As funny as I thought it looked (and still do, to be honest), I settled on a short/knee sock combo. It’s not for everyone, but it’s what works best for me. Plus I can usually get two pairs (or two uses) out of one pair of ankle length socks (so I didn’t need to do more shopping!).

If you were AFOs (or one) how do you handle AFO related issues, like socks or “to wear or not to wear”, or anything else? Do you have any AFO related questions? Don’t be shy.

*Now that I’ve written this I think I remember doing something similar to this before.

Why I: Don’t Comment

It has been brought to my attention, directly and indirectly, on multiple occasions that I have somewhat unconventional blogging and social media practices.

I can’t say I disagree with you.

I don’t think I’ve ever left a comment on my own posts. If I have it was a mistake and I’ve deleted it asap. The great thing about WP is that all comments (at least the ones left with email addresses) get emailed directly to me. I can usually get back to people fairly quickly.

If comments pour in on a particular post then I usually decide to do a follow up post. It seems to work out well so why change things?

I started blogging before social media ever existed so the best way to get people to read your blog was to comment on other people’s blogs, and hope they returned the favor. Sometimes it works, sometimes it didn’t.

I’m glad the practice went away, mostly because I felt like come kind of “comment prostitute” who said a lot but not much at all, and all at once. I’d usually laugh out loud when someone called me a “genuine and caring person” because of a comment I left, when all I was trying to do was get noticed.

As much as I find social media overwhelming I’m glad it’s taken some of the pressure off in regards to driving traffic.

These days it’s much more common that I want to leave a comment but I’m not able to, whether it be because of profile settings or the internet ate my comment before (or sometime after) I clicked “submit.”

I was reading a CP-related blog, written by a mom with a school-aged daughter with CP. At the end of the post this mom asked that if anyone had suggestions or advice to offer and if they did, to leave a comment. What followed was a rather spirited debate over the “right” thing to do, if you want to even call it that (depending on what your definition of debate is).

None of it was/is surprising. It happens a lot in the CP community (and I suspect the same goes for other health/wellness communities).

It’s just another one of the many glaring examples why I don’t comment on posts as much as my 1st instincts tell me to, as much as I value my instincts. Also diplomacy is not my forte, so crafting my thoughts before shooting off my mouth serves myself, and the greater good, much better.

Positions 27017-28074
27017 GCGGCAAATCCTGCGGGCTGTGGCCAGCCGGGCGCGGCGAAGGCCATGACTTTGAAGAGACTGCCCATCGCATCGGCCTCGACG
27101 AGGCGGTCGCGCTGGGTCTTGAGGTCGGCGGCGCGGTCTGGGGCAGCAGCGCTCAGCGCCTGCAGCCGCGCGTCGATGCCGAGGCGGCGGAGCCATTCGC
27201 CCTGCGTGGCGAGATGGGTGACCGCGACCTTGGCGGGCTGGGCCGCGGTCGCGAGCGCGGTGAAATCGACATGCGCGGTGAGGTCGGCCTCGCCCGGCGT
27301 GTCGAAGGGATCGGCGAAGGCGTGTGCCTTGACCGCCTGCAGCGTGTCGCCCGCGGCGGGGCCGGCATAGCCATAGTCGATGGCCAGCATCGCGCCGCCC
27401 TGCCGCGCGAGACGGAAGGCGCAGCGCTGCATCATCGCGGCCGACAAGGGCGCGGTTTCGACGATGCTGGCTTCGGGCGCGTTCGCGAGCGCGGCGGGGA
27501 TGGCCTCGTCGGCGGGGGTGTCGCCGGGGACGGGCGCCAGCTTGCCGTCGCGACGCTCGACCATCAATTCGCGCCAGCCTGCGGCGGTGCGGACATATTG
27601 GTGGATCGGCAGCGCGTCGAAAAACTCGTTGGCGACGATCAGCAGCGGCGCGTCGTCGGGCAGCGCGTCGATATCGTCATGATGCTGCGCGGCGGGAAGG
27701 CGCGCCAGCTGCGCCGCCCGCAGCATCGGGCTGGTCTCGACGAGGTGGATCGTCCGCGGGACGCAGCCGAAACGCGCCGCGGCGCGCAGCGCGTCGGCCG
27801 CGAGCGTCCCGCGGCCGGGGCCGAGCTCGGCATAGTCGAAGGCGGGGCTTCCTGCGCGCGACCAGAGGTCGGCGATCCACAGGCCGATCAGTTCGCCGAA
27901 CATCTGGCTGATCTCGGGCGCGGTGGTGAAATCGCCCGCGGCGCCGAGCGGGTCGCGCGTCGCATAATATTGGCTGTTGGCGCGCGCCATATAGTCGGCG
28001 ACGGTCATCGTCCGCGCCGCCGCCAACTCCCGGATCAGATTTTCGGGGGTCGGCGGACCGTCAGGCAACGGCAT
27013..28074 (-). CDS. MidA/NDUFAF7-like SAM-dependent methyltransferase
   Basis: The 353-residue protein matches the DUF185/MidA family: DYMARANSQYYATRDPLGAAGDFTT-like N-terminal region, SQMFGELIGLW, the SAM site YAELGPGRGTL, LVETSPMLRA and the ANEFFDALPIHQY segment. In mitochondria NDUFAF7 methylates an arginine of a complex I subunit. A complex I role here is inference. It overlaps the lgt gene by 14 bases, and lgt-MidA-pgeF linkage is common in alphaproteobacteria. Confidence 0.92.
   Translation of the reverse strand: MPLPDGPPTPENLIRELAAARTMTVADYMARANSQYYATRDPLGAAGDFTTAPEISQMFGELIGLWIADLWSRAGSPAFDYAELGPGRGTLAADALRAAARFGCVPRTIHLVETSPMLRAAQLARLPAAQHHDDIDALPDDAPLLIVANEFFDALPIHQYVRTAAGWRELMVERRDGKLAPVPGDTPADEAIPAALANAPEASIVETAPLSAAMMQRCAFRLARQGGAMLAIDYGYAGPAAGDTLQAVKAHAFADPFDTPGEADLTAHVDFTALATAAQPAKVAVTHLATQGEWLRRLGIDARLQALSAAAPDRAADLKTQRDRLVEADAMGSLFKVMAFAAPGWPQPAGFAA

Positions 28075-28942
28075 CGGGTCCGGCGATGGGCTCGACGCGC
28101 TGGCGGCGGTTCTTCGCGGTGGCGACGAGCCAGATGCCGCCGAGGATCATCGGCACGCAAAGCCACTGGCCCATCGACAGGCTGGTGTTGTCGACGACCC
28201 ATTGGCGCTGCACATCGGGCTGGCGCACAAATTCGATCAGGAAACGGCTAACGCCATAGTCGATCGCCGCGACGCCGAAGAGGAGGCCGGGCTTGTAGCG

The more I’m in and around the world of “health blogging” (and to some extent blogging in general) the more I learn. The more I learn about other people, like what brings them to blogging and what they bring to it. I’ve also learned what people have come to expect from me as a blogger, whether they know it or not.

I know a lot about living with Cerebral Palsy. After living with it for close to three decades (and hopefully longer) I’m something of an expert. However I am not a doctor. I have no formal training. I can only speak from personal experiences and secondhand accounts. I can provide insight but I’m far from infallible.

Every case of Cerebral Palsy is different, and mine is no exception.

Emphatically throwing in my two cents to a confused parent seeking advice through their own blog doesn’t typically sit well with me. What works, worked, or hasn’t worked for me, might not be the same for someone else. I’ve been on the receiving end of unintentionally broken promises (especially as a child). I cannot, and will not, do that to someone else, especially to a child who has someone else making all of their decisions for them.

So why do I even have a blog if I’m so cautious about giving advice?

I have a blog because I want to speak for myself and maybe help others in the process.

Leaving a comment is limiting, in my view. You can’t go on forever, and even if you do people will stop reading. Commenting isn’t supposed to be about the person leaving the comment (in my opinion) but rather about the person (or post) you are commenting on. Comment forums on blogs aren’t the place to drag your soapbox. I also find it easier to “hide” behind your comment(s).

If you have something to say you should take ownership over it. If you don’t want to take ownership over your opinions then you should probably keep your mouth (or your computer) shut.